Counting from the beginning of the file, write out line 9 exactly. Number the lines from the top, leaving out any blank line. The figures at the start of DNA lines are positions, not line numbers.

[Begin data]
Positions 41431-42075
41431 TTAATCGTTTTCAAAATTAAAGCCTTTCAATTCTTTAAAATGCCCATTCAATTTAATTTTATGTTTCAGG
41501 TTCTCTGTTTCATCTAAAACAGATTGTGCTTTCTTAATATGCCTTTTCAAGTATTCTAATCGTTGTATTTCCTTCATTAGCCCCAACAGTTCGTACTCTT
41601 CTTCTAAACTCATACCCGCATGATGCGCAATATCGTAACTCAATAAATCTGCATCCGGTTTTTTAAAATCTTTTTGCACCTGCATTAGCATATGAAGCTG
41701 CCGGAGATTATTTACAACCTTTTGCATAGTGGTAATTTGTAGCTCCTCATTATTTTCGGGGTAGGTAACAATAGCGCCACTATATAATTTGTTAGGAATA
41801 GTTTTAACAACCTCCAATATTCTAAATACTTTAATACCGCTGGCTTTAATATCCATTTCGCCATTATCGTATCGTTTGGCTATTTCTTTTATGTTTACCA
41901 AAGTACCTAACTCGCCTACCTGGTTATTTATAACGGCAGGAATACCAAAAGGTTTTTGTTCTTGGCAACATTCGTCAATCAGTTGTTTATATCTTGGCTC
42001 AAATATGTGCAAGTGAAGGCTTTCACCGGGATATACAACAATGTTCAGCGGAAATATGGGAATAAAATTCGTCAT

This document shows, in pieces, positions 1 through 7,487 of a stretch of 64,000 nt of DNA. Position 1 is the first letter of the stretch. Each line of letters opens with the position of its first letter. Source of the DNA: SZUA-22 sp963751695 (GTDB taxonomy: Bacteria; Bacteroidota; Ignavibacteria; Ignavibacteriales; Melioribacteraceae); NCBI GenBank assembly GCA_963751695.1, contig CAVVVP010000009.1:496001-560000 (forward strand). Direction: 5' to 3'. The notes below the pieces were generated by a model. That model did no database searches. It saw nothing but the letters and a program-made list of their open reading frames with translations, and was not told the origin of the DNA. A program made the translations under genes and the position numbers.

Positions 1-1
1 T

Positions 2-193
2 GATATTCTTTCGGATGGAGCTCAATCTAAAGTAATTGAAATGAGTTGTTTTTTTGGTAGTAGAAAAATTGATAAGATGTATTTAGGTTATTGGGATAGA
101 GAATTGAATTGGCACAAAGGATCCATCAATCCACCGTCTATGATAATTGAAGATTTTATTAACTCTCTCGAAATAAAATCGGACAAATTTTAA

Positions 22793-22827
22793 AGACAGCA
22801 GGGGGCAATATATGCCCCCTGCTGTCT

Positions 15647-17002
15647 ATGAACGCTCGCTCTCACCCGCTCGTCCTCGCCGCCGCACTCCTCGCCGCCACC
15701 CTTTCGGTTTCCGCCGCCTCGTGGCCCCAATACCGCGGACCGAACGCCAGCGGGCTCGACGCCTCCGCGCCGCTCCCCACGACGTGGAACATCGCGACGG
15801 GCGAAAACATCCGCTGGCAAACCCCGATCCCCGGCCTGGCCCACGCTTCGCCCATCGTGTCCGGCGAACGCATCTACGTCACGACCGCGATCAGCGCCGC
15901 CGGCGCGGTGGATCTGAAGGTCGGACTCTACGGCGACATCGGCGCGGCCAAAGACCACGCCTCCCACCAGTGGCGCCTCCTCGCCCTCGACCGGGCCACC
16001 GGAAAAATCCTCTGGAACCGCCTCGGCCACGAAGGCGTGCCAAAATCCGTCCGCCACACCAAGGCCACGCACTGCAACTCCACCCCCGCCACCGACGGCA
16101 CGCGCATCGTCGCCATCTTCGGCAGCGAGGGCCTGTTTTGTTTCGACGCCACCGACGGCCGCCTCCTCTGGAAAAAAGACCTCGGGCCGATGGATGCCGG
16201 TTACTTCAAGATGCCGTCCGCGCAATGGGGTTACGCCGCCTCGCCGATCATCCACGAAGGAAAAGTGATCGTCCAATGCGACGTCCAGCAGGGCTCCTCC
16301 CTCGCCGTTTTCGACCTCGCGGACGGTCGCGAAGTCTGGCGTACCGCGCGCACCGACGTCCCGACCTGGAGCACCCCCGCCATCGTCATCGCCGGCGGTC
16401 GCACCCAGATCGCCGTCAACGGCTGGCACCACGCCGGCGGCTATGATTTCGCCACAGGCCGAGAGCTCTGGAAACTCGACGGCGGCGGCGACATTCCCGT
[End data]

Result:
This document shows, in pieces, positions 1 through 7,487 of a stretch of 64,000 nt of DNA. Position 1 is the first letter of the stretch. Each line of letters opens with the position of its first letter. Source of the DNA: SZUA-22 sp963751695 (GTDB taxonomy: Bacteria; Bacteroidota; Ignavibacteria; Ignavibacteriales; Melioribacteraceae); NCBI GenBank assembly GCA_963751695.1, contig CAVVVP010000009.1:496001-560000 (forward strand). Direction: 5' to 3'. The notes below the pieces were generated by a model. That model did no database searches. It saw nothing but the letters and a program-made list of their open reading frames with translations, and was not told the origin of the DNA. A program made the translations under genes and the position numbers.